2. Show Off the Good Stuff

Shoppers get their first glimpse of your garage sale from either the street or the sidewalk. If all they can see in that first look is a bunch of cheap junk, many will keep moving instead of stopping to browse.

There may be some real gems hidden toward the back of your yard or garage, but many prospective buyers will never see them.

If you want to hold a successful garage sale that attracts as many buyers as possible, put your most appealing merchandise front and center. In my experience, the best yard sale items for attracting buyers include:

  • Antiques of any kind — furniture, houseware, jewelry
  • Appliances
  • Board games
  • Clothing and accessories in good condition, such as shoes and purses
  • Electronics like TVs and stereos
  • Furniture
  • Musical instruments
  • Sporting equipment, including bicycles and camping gear
  • Tools, including garden tools like lawn mowers

In general, large items have more curb appeal than small ones. For one thing, they’re easier to see from the street. Also, little things like cheap toys and kitchen utensils aren’t that expensive to buy new, so they don’t offer the potential for a major bargain.

Another helpful strategy is to display merchandise likely to appeal to men, such as golf clubs or power tools, as close to the road as possible. In my experience, women are more likely to stop at a garage sale than men, so you don’t need to go to as much effort to reel them in.

By displaying things that typically appeal to them most prominently, you’ll attract men as well as women to your sale.

3. Group Like Items Together

Once you’ve drawn customers to your sale, you want to keep them there as long as possible. It might seem like the way to do that is to place everything randomly so shoppers looking for specific finds have to hunt through every table at the sale to discover them. But that strategy is likely to backfire.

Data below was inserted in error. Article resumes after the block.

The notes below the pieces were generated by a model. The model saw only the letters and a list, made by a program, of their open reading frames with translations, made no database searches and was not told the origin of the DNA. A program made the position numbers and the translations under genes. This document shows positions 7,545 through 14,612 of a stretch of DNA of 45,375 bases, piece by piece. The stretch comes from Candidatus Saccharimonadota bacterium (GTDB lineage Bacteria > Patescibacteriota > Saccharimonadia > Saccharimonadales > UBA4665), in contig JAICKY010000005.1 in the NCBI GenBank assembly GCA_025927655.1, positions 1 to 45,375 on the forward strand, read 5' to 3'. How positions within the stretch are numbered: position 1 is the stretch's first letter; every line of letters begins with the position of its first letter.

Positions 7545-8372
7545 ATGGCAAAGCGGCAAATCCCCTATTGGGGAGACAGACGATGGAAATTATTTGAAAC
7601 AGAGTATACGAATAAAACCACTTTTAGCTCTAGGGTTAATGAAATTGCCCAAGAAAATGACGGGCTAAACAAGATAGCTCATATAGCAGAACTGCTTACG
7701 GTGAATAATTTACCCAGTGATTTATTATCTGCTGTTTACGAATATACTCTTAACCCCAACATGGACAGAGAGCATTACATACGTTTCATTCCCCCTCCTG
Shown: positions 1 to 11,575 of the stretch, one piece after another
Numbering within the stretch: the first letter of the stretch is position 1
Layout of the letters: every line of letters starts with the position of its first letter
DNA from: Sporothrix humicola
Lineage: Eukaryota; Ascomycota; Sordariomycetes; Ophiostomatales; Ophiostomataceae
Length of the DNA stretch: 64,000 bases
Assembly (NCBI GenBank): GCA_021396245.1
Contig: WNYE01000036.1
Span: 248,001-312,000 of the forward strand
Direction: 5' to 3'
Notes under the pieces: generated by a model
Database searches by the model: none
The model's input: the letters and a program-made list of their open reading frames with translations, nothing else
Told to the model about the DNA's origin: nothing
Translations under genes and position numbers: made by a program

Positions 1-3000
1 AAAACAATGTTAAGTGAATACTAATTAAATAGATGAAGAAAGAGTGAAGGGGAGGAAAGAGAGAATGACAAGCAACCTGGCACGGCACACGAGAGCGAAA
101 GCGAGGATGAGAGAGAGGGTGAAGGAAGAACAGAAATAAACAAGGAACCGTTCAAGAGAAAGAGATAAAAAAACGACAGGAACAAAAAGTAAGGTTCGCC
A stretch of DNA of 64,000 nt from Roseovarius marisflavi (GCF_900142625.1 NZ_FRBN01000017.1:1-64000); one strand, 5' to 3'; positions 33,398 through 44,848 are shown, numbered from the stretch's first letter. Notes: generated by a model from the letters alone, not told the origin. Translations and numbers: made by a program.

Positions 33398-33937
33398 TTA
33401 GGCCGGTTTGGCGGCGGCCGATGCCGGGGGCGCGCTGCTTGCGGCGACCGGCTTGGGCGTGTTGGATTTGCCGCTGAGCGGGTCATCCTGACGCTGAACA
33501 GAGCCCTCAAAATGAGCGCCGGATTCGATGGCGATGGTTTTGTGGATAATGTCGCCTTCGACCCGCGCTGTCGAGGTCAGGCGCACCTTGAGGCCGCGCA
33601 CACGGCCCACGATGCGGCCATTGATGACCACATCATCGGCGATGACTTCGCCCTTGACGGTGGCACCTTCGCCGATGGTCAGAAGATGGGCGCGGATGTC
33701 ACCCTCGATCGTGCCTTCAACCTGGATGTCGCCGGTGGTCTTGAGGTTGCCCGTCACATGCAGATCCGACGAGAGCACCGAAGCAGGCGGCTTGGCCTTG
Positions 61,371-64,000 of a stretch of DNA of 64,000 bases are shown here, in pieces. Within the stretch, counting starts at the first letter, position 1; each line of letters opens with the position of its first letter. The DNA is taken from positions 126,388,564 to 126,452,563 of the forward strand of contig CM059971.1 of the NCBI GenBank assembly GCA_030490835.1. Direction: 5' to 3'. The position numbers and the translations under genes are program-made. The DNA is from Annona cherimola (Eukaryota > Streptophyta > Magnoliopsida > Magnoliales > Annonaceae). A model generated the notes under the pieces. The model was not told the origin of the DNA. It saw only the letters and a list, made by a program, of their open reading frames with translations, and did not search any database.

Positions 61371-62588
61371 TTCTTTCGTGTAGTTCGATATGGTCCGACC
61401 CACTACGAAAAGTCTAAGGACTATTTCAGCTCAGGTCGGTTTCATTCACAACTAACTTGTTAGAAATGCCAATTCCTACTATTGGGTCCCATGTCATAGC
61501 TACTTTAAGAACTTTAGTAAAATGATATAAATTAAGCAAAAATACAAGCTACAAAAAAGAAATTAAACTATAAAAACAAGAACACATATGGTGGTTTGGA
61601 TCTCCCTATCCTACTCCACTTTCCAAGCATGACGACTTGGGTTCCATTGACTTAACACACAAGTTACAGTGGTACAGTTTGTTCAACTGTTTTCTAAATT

As a shopper, I always find it frustrating when a yard sale has no clear layout. If I’m looking for something in particular, such as clothing or books, I want to see all the clothing or books available in one place. If they’re scattered across all the tables at the sale, I’m likely to get frustrated and walk away.

To make shopping easy for your buyers, group similar items together. Make one table for clothing, one for books, one for housewares, and one for toys, for example. That way, people can go directly to the table that interests them and start browsing.

If you have a lot of one type of product, sort it into narrower categories, such as children’s books and adult books.

To make it easier for yourself, sort your merchandise into boxes by category before your sale. On the day of the sale, you can simply bring each box to its own table and start laying everything out.

4. Keep Everything Visible

The easiest way for you to sort goods into categories is to leave them in their boxes. But that isn’t easy for your buyers. No one wants to bend over a box pulling out one baby onesie after another until they find the size and color they’re after.